We are implementing Hecke algebras with two parameters q1 and q2. Should the corresponding quadratic relations be

(T_r-q1)(T_r-q2)=0,


as we currently have it, or should they be

(T_r-q1)(T_r+q2)=0?


There are advantages and disadvantages with both choices. I don't really care either way, but I thought that the question should be at least asked because the three "most common" choices for relations are:

(T_r-q)(T_r+1)=0           # Iwahori's original defintiion
(T_r-q)(T_r+q^-1)=0        # the best normalistion
(T_r-1)(T_r+1)=0           # the group ring of the Coxeter group


All of these are arguably more compatible with the second choice.

If no one has a strong preference either way then I will leave it as it is (choice 1).

Last edited 3 years ago by andrew.mathas (previous) (diff)

comment:47 in reply to: ↑ 46 Changed 3 years ago by nthiery

Default parameters for the Hecke algebras

We are implementing Hecke algebras with two parameters q1 and q2. Should the corresponding quadratic relations be

(T_r-q1)(T_r-q2)=0,


as we currently have it, or should they be

(T_r-q1)(T_r+q2)=0?


There are advantages and disadvantages with both choices. I don't really care either way, but I thought that the question should be at least asked because the three "most common" choices for relations are:

(T_r-q)(T_r+1)=0           # Iwahori's original defintiion
(T_r-q)(T_r+q^-1)=0        # the best normalistion
(T_r-1)(T_r+1)=0           # the group ring of the Coxeter group


All of these are arguably more compatible with the second choice.

If no one has a strong preference either way then I will leave it as it is (choice 1).

Unsurprisingly, choice 1 is my preferred. It makes their description easy and symmetric: the two eigenvalues of the T's.

Thanks!

comment:48 in reply to: ↑ 41 ; follow-up: ↓ 49 Changed 3 years ago by tscrim

Please ignore my query above as I just worked out that my problems are all caused by the shortened versions of the class names for the bases:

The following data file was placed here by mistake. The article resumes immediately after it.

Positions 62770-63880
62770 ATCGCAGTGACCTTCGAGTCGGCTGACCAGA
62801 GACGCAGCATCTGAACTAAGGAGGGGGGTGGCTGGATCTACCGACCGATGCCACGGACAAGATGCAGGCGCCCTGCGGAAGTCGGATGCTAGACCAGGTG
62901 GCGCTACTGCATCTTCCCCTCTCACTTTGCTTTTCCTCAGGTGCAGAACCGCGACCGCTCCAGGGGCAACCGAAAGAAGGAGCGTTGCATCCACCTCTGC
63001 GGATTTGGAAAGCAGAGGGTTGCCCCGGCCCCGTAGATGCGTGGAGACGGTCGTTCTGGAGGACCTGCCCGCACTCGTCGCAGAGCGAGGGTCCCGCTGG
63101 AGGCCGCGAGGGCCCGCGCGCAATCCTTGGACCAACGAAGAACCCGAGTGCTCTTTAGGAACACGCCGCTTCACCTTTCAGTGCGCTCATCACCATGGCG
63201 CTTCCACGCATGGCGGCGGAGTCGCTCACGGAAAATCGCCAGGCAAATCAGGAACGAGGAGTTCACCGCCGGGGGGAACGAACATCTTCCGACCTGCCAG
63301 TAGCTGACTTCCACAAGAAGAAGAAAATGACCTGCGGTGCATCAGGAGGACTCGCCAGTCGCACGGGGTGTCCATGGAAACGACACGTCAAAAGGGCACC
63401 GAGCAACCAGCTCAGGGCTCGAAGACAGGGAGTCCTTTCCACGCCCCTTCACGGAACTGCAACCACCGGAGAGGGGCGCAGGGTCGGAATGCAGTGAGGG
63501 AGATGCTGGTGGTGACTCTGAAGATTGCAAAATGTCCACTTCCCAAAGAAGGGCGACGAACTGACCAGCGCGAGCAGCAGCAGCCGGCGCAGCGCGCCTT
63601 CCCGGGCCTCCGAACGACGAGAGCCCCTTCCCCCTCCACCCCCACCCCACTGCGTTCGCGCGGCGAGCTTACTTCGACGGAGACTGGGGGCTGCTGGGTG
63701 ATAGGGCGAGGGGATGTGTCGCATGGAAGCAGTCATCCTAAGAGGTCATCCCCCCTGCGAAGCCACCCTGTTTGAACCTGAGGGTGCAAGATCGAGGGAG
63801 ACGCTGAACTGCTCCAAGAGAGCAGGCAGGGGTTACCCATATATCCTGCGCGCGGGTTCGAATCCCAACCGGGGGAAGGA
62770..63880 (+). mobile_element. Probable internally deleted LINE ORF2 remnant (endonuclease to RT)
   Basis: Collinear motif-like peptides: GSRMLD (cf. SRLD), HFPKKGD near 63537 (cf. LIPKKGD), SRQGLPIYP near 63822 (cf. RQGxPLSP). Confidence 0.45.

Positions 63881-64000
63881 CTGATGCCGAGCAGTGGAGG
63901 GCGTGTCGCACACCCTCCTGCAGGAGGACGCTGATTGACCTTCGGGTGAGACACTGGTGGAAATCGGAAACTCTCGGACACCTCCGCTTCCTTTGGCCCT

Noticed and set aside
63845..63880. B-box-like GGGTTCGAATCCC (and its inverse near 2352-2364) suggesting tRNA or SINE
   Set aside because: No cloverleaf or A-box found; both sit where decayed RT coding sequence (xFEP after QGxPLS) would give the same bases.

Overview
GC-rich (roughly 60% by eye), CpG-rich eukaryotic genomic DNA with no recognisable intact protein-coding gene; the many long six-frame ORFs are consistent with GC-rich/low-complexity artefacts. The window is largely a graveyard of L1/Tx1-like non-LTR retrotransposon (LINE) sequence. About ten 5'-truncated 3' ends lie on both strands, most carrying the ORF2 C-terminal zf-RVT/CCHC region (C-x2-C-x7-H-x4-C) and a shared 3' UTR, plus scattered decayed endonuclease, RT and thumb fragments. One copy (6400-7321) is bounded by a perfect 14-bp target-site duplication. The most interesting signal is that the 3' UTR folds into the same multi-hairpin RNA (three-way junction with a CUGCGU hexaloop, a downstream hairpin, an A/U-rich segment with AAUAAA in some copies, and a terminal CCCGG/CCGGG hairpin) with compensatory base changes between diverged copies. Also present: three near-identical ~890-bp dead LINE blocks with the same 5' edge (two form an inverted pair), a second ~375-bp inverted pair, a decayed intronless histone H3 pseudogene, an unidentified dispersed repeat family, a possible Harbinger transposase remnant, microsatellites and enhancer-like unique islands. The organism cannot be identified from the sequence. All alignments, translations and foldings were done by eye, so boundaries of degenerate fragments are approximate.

Cp = C_prime
kazhdan_lusztig = C_prime


as defined in IwahoriHeckeAlgebras (and then inherited by my generic versions). For this reason, if nothing else, I'm inclined to delete these! I think that it s certainly a mistake to call the "real" class C_prime and then proceed to use the shortened name Cp throughout the code.

It shouldn't matter which one is the real class and which one is an alias. If it does, then that should be a bug with BindableClass. I'm fine with making Cp the "real" name, but I'd like at least C_prime to available since that is a natural python name (and perhaps deleting kazhdan_lusztig since it's ambiguous being the C and C' bases?).

I have no preference on the sign and the string representation. Just for the record, you can input C[s1*s2*s1].

comment:49 in reply to: ↑ 48 ; follow-up: ↓ 50 Changed 3 years ago by andrew.mathas

It shouldn't matter which one is the real class and which one is an alias. If it does, then that should be a bug with BindableClass.

It was my bug rather than one in BindableClass. The problem was that I hadn't defined the shortcuts in the generic Hecke algebra class. As a result the non-generic shortcuts were being inherited and used instead of their generic replacements.

I have no preference on the sign and the string representation. Just for the record, you can input C[s1*s2*s1].

Well, only if s1 and friends have been defined:)

I have to try and finish a paper today, but hopefully I will manage to finalise this by the end of the week. Apologies for the delay.

Btw, I just noticed failing doc-test in the original patch (and in my "review"). The following is supposed to work but doesn't: